Widow Dashwood and her three unmarried daughters, Elinor, Marianne and Margaret, inherit only a tiny allowance. So they move out of their grand Sussex home to a more modest cottage in ... See full summary »
Emma Woodhouse seems to be perfectly content, a loving father whom she cares for, friends, and a home. But Emma has a terrible habit - matchmaking. She cannot resist finding suitors for her... See full summary »
Jonny Lee Miller
Sparks fly when spirited Elizabeth Bennet meets single, rich, and proud Mr. Darcy. But Mr. Darcy reluctantly finds himself falling in love with a woman beneath his class. Can each overcome their own pride and prejudice?
Royal Navy captain Wentworth was haughtily turned down eight years ago as suitor of pompous baronet Sir Walter Elliot's daughter Anne, despite true love. Now he visits their former seaside ... See full summary »
At 10, Fanny Price, a poor relation, goes to live at Mansfield Park, the estate of her aunt's husband, Sir Thomas. Clever, studious, and a writer with an ironic imagination and fine moral ... See full summary »
Jonny Lee Miller,
At age 10, Fanny Price is sent by her destitute mother to live with her aunt and uncle, Sir Thomas and Lady Bertram. As a child she was often made to feel that she was the poor relation but... See full summary »
Quite simply the most flawless thing I've ever seen.
Much had I heard of Jane Austen's legendary classic, "Pride and Prejudice", and so to kick off my summer I set about reading it. It was possibly the greatest book I'd ever read. I looked up the different screen adaptations of it, and found that Colin Firth had starred in one (I previously enjoyed him in "Bridget Jones's Diary" - which is, in fact, a semi-remake of Austen's tale - and "Love Actually"). So I traveled to my handy-dandy Borders store and picked up a DVD copy. As I walked out of the store, I hoped that I hadn't wasted $40 for this thing. And you know what?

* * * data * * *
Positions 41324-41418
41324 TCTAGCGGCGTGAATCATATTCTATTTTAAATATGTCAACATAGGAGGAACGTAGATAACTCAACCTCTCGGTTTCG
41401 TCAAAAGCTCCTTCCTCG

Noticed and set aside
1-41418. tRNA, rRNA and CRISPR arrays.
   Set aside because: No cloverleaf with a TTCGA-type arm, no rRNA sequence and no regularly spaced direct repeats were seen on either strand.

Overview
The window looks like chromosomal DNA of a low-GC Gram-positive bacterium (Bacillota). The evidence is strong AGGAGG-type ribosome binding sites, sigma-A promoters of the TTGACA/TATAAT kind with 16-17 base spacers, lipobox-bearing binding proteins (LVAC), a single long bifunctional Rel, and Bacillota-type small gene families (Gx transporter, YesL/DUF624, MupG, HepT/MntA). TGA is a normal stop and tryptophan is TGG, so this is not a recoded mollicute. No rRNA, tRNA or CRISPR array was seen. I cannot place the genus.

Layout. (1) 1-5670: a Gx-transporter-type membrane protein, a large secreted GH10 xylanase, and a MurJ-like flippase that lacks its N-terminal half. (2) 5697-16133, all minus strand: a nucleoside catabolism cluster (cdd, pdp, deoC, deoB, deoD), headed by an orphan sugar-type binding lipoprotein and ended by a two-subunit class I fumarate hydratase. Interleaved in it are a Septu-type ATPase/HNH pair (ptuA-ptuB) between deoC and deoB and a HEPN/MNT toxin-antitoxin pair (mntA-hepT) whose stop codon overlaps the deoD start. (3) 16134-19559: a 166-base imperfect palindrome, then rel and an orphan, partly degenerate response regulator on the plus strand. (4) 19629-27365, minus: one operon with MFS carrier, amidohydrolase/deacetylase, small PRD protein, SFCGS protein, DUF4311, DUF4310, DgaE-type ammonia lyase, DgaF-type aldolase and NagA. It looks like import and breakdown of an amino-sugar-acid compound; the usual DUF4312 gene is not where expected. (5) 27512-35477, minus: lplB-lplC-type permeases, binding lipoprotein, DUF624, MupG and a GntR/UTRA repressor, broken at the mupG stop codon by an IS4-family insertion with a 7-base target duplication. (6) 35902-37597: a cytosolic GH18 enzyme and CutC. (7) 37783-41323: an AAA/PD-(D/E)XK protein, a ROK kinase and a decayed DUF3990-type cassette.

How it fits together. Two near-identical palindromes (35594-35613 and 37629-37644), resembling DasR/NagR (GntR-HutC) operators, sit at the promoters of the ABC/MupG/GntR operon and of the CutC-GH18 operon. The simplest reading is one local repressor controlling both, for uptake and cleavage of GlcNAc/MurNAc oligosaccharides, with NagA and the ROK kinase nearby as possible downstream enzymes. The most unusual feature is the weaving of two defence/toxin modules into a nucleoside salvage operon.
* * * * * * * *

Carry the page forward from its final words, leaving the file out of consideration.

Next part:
It was worth every last penny.
"Pride and Prejudice" is quite simply the most flawless thing I've ever seen. The story involves Elizabeth Bennet (Jennifer Ehle), who's opinion changes greatly of a seemingly very proud, rude man that moves into town. To sum up the whole story would be impossible, as there isn't really a simple lot.
First of all, let's examine the overall look of the thing. Simon Langton's direction is excellent, and he succeeds in getting the most breathtaking views of everything and anything. The production design and costuming is perfect, capturing the time without error, and the locations are simply gorgeous. Carl Davis' score is terrific and fitting (also to the times). Andrew Davies' script brings every last scene from the book and then pops in some new, being as absolutely faithful to the book as anyone could hope to be.
But now on to the casting. The cast is outstanding, although the film's one problem (albeit a very slight one) is the role of Mrs. Bennet, who - although wacky in the book - is completely over-the-top here and quite frequently even annoying. But the stars of the film couldn't be better. Jennifer Ehle is absolutely wonderful as Lizzy Bennet, and her eyes are so dazzling that they mesmerized me throughout the whole 300 minutes!
The show is completely stolen, however, by Colin Firth as Mr. Darcy. Colin Firth is not just playing Mr. Darcy; Colin Firth IS Mr. Darcy. He was born to play this role, and plays it so flawlessly, that it deserves to be considered one of the best performances any actor has ever given. Words cannot describe Firth's perfection as Darcy.
All in all, "Pride and Prejudice" is the greatest thing ever to air on television, and were it a film, it would be the greatest film of all-time. Those of you who have read the book shouldn't worry a bit about the long running time of the mini-series; as impossible as it seems, you shan't even notice. When I finished the series, I had such a feeling of satisfaction as no entertainment has ever before granted me.
This is perfection.
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